Home Loans – money saving tips for first-time buyers
October 18, 2017
What are some useful home loan tips?
- Financial planning is critical
- Buy a property that is affordable
- Save a good chunk of cash before attempting to purchase
- Opt for the shortest bond period possible
- Pay a little extra into the bond every month
- Cut down on unnecessary expenses
- Obtain advice from a home loan expert
Without a financial plan, anyone entering the property market for the first time will be like a ship without a rudder.
Buying a property is not only a rocky and emotional ride, it is also a sobering financial wake-up call for people seeking their first home.
Here are some tips on how to make the most of this journey.
Home Loan Tips – The property search
Many buyers fall into the trap of buying with their hearts and not their heads.
Remain clear-headed and buy what is affordable.
Firstly, obtain a Pre-Qualification Certificate from a home loan service provider to establish an affordable purchase price.
Now, pinpoint the desired location of the property and let the hunt begin.
If selling prices in the area are higher than affordability levels, select another suburb for the search.
If two living rooms and a swimming pool constitute the dream, but not the reality, settle for one lounge and a modest garden instead.
After all, this is a “starter” home and can always be sold further down the line when income levels improve to allow for a bigger and better home.
Home Loan Tips – The purchase
First-time buyers must have built-up a good chunk of cash before leaping into the property market.
Weighing up the options of bond periods is extremely important and should play a major role when purchasing a property.
- Deposits are required and can vary from 10% to 30%
- Bonds can be taken out for 20 or 30 years
Home Loan Tips – Let’s take a closer look
In this exercise, we have taken a R1 million property as the purchase price with a gross monthly income of R20 000 and an interest rate of 10.25%.
Now look at that this will cost:
- Deposit at 10% amounts to R100 000
- Bond costs amount to R50 066
- Monthly bond repayment over 20 years amounts to R8 834
- Monthly bond repayment over 30 years amounts to R8 064
The difference in the monthly saving on bond repayments is only R770.
However, over 30 years the property will cost R2 903 368 which is almost THREE TIMES the original purchase price.
Over 20 years, the total amount paid for the same property will be R2 120 349.
This constitutes a massive saving of R783 019.
If one deducts the R277 200 in money “saved” on the longer bond period, the buyer still ends up paying R505 819, which is more than half million for the same home.
Home Loan Tips – Don’t forget the extra payments
This repayment example does not include the additional payments related to owning a property.
Homeowners have to pay the municipality rates and taxes every year. This can be arranged with the local authority as a monthly payment instead of one large annual fee.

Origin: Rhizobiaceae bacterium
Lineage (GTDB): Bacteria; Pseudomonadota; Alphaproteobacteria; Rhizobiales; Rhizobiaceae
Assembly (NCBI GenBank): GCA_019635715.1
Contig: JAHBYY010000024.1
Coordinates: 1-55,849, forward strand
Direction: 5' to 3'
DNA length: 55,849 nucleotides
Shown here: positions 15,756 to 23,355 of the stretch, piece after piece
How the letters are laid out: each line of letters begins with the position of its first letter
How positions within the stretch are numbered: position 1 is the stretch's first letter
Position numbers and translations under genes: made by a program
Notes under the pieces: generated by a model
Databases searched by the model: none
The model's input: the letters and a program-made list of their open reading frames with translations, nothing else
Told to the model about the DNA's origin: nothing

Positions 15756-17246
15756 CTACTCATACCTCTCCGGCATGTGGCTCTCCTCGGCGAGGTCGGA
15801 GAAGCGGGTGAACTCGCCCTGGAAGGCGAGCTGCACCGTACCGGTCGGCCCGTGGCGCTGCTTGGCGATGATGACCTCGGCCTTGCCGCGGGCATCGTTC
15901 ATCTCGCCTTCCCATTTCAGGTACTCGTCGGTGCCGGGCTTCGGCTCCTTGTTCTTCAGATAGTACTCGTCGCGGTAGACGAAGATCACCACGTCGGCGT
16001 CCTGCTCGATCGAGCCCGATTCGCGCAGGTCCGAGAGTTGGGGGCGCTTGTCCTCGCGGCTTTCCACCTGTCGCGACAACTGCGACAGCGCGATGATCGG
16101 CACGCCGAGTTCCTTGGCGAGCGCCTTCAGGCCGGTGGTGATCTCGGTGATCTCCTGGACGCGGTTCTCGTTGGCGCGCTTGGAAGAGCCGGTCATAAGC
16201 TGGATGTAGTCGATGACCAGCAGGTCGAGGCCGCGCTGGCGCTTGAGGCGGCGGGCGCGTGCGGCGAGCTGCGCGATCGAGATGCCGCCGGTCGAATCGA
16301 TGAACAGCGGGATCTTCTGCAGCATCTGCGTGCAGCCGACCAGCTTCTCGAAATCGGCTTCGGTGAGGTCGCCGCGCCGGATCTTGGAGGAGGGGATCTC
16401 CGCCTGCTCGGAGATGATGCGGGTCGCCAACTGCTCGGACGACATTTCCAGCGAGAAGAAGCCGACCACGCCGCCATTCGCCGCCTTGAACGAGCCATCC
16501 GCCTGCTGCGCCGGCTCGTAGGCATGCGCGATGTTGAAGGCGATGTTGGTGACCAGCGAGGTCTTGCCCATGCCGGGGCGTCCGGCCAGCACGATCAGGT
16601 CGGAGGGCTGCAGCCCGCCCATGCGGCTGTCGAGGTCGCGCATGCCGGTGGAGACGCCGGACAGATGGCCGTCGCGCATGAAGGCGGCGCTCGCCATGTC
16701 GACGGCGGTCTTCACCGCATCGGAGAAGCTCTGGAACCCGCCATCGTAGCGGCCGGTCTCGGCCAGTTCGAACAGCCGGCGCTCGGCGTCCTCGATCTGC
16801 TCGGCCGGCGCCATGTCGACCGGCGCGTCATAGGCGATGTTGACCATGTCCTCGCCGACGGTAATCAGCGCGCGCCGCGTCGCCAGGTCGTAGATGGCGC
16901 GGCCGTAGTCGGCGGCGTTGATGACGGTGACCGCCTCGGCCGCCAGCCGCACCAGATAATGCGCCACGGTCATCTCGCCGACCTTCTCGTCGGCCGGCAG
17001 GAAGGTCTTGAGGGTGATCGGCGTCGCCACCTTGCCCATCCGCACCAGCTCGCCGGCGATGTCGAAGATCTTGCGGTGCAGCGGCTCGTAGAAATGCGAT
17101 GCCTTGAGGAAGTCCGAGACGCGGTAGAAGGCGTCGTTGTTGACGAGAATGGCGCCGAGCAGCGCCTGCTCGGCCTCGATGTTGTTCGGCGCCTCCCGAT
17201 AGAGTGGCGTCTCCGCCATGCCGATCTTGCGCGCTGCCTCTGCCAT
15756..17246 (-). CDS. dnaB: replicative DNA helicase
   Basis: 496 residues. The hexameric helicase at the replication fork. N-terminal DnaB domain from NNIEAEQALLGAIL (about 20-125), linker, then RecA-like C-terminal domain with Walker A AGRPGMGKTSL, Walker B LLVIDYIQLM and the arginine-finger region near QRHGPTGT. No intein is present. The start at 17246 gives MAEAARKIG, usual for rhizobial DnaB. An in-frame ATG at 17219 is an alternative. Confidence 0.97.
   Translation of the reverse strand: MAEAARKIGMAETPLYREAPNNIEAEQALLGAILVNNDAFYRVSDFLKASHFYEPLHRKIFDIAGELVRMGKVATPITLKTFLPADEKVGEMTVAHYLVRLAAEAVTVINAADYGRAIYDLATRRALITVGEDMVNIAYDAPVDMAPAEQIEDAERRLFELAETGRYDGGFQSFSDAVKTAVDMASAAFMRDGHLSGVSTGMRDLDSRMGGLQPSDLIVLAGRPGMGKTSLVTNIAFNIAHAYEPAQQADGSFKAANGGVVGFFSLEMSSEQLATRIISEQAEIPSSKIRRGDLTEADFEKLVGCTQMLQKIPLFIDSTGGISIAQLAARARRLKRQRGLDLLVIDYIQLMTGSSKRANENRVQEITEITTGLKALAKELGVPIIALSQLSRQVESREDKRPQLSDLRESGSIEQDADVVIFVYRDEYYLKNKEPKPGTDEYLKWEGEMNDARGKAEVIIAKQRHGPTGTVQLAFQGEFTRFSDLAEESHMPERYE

Homeowners must have an insurance policy to cover their debt in the event of death, total disability or extensive damage to the property, such as a fire.
Apart from the ever-increasing cost of water and electricity, there is also the expense of property upkeep.
These are all essential ingredients related to owning a property and present a sobering food-for-thought scenario.
Home Loan Tips – Another way to save on a home loan
One of the smartest ways to save on a home loan is to pay more than the stipulated monthly amount.
For example, using the details of the property described earlier, an additional payment of R200 a month will reduce the bond period from 20 to 18.65 years.
A R500 additional payment every month will slice three years off the life of the bond.
By paying extra every month, no matter how modest the amount, buyers will save themselves a small fortune in interest repayments.
This will be of far greater value than putting the same amount of money into a savings account.
Home Loan Tips – Why financial planning is essential
With the introduction of the National Credit Act (NCA) in 2007, South Africans had to take a good and hard look at their spending habits.
Prior to the NCA, it was far easier to obtain credit and deposits were not always required to obtain home loans.
Easy finance spawned a culture of reckless spending habits that left many South Africans with high debt-to-income ratios.
Statistics reveal that South Africans are not savers.
In fact, most of them do not have any financial plan for their futures.
The NCA has forced banks and home loan providers to carefully scrutinise credit applications to assess the likelihood of default payments.
This clamp down means that home buyers must become financially savvy by learning to manage their debt if they are to have any chance of obtaining mortgage bond approvals.
Home Loan Tips – Consult professionals
The best advice for first-time home buyers is to obtain advice from a financial planner before jumping into the property market.
Money can be saved on a monthly basis by simply:
- Drawing up a budget and sticking to it
- Driving an affordable vehicle
- Curtailing expenditure on luxury and unnecessary items
- Comparing prices before buying
- Reducing credit
- Eliminating unnecessary items added onto insurance policies and medical scheme contracts
- Cutting down on water and electricity consumption
- Restricting the amount of money spent at restaurants
- Cutting back on a DSTV package
- Stop making unnecessary cell phone calls
To enter the property market, consumers must become financially savvy.
They must buy within their means and attempt to pay a little extra into their bond repayments every month.
The best advice is to obtain guidance from a property loan professional.
Always opt for the shortest but affordable bond repayment period.
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All info was correct at time of publishing